TOPTravelShimane Prefecture: Where Time is Connected Through Cultural Heritage

Shimane Prefecture: Where Time is Connected Through Cultural Heritage

Whether you’re a first-time visitor to Shimane Prefecture or an enthusiastic repeater, a trip here is an invitation to adventure

By Kimberly Hughes

Located between the dramatic vistas of the wild Japan Sea coast and the imposing Chugoku mountains, the region of Shimane Prefecture brings a clichéd phrase to life since it really does have something for everyone: outdoor experiences, a storied sake culture and thriving arts such as the vibrant Iwami Kagura folk dances, where ancient legends are brought to life.

Ancient Forests & Silver Mines

Begin your tour through Shimane’s many offerings in the city of Oda, located at the northern end of the prefecture’s long coastline. Lying slightly inland is the geologically fascinating Sanbe-Azukihara Buried Forest, where trees were unearthed during work on local rice fields in 1983. Further excavation revealed that the forest was blanketed in ash following the eruption of the adjacent Mount Sanbe nearly 4,000 years ago, during the Jomon era. The massive trees may be viewed by descending into the onsite underground museum, and the grounds also offer some relaxing trails for walking.

Further southwest in Oda city lies the site of the Iwami Ginzan Silver Mine, a UNESCO World Heritage site whose roots lie in the same volcanic eruption that buried the forest near Mount Sanbe. The mine was active for 400 years, from the 1520s through the 1920s. During its peak production period, it was responsible for most of Japanese silver. At the time, the country produced roughly one-third of the world’s silver. The atmospheric buildings in the local town of Omori have been preserved to reflect the spirit of an Edo-era mining town, and are wonderful for strolling. Consider lunch or coffee at lifestyle shop Gungendo, which offers healthy fare and an extensive array of local goods along with an upstairs art museum.

The mine itself can be reached via a pleasant forested path that takes around 30-40 minutes on foot from Omori. Alternatively, bicycles may be rented (no motor vehicles may access the area around the mine). There are some 600 mine shafts here, among which Ryugenji Mabu is the only one open to the public. For a more adventurous experience, explore the Okubo Mabu mine shaft, which requires the use of a helmet, boots and flashlight, and which may only be visited via a guided tour. Reservations are required for the tours, which are normally conducted in Japanese (please inquire regarding the possibility for tours in English). The tour is also unavailable during the winter months, when the passageway becomes a habitat for hibernating bats.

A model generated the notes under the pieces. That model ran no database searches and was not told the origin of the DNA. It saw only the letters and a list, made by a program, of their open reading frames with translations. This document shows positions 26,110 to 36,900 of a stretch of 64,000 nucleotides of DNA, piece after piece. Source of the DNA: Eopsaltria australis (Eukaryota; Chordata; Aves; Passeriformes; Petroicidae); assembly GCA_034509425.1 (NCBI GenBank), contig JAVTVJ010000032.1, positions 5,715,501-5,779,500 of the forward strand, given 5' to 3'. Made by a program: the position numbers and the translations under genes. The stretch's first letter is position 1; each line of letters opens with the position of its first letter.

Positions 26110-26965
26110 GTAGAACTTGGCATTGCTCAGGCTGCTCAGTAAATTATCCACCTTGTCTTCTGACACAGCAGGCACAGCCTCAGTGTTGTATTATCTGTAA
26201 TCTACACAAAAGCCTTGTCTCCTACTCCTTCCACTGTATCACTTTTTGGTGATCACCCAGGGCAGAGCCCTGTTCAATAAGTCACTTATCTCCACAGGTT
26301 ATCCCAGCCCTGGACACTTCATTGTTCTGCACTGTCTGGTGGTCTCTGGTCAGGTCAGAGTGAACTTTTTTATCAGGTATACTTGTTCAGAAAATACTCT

Japanese Traditions Kept Alive in Shimane

Should you find yourself visiting Shimane on the third weekend of September, you are in for one of the most spectacular experiences the prefecture has to offer: an oceanfront viewing of the Iwami Kagura folk dances, performed around sunset time at Fukumitsu beach in the adjacent town of Yunotsu Onsen. While this is arguably the most visually striking way to watch these dances – which recount ancient legends found within Japan’s earliest historical chronicles – the performances take place throughout the year in various Shimane prefectural locales. The dances are sometimes held as exuberant all-night affairs on the grounds of local temples, which are attended by local residents of all ages. Performances offer a close-up look at the superb craftwork of masks and costumery, along with an intimate glimpse into a timeless local tradition that has been proudly handed down through the generations.

Another remnant of local history remains in the old trading port of Tonoura, located further southward in the city of Hamada: the culture of trading seafarers from the Kitamae-Bune, “northern bound ships.” These vessels sailed the rough waters of the Japan Sea from Osaka to Hokkaido between the mid-1700s through the early 1900s, transporting items such as salt, herring, rice, paper, knives and clothing, and earning up to the modern equivalent of one million yen during their heyday. Stand atop Mt. Hiyoriyama in Tonoura Bay, alongside the stone compass once utilized by the trading ships, to feel this history while gazing at the magnificent seascape below.

Castles & Shrines

The final stops in your Shimane prefectural journey are found along its southernmost coastal border, where you’ll find more remnants of the region’s fascinating history. A medieval feel is retained in the city of Masuda, where Manpuku-ji temple is recognized nationwide for the architecture of its main structure, as well as the unique aesthetics of its stone garden.

In tranquil neighboring Tsuwano, explore the local stone wall ruins for an up-close window into what was once a thriving castle town. The hyakkeizu (“100 views”) of Tsuwano, painted by local 19th-century artist and tea ceremony practitioner Kurimoto Satoharu, are especially meaningful insofar as many of the scenes remain unchanged. This important artistic relic affords us an important insight into understanding Shimane’s cultural heritage more generally, wherein the past and present truly do remain connected in an ongoing unbroken circle.


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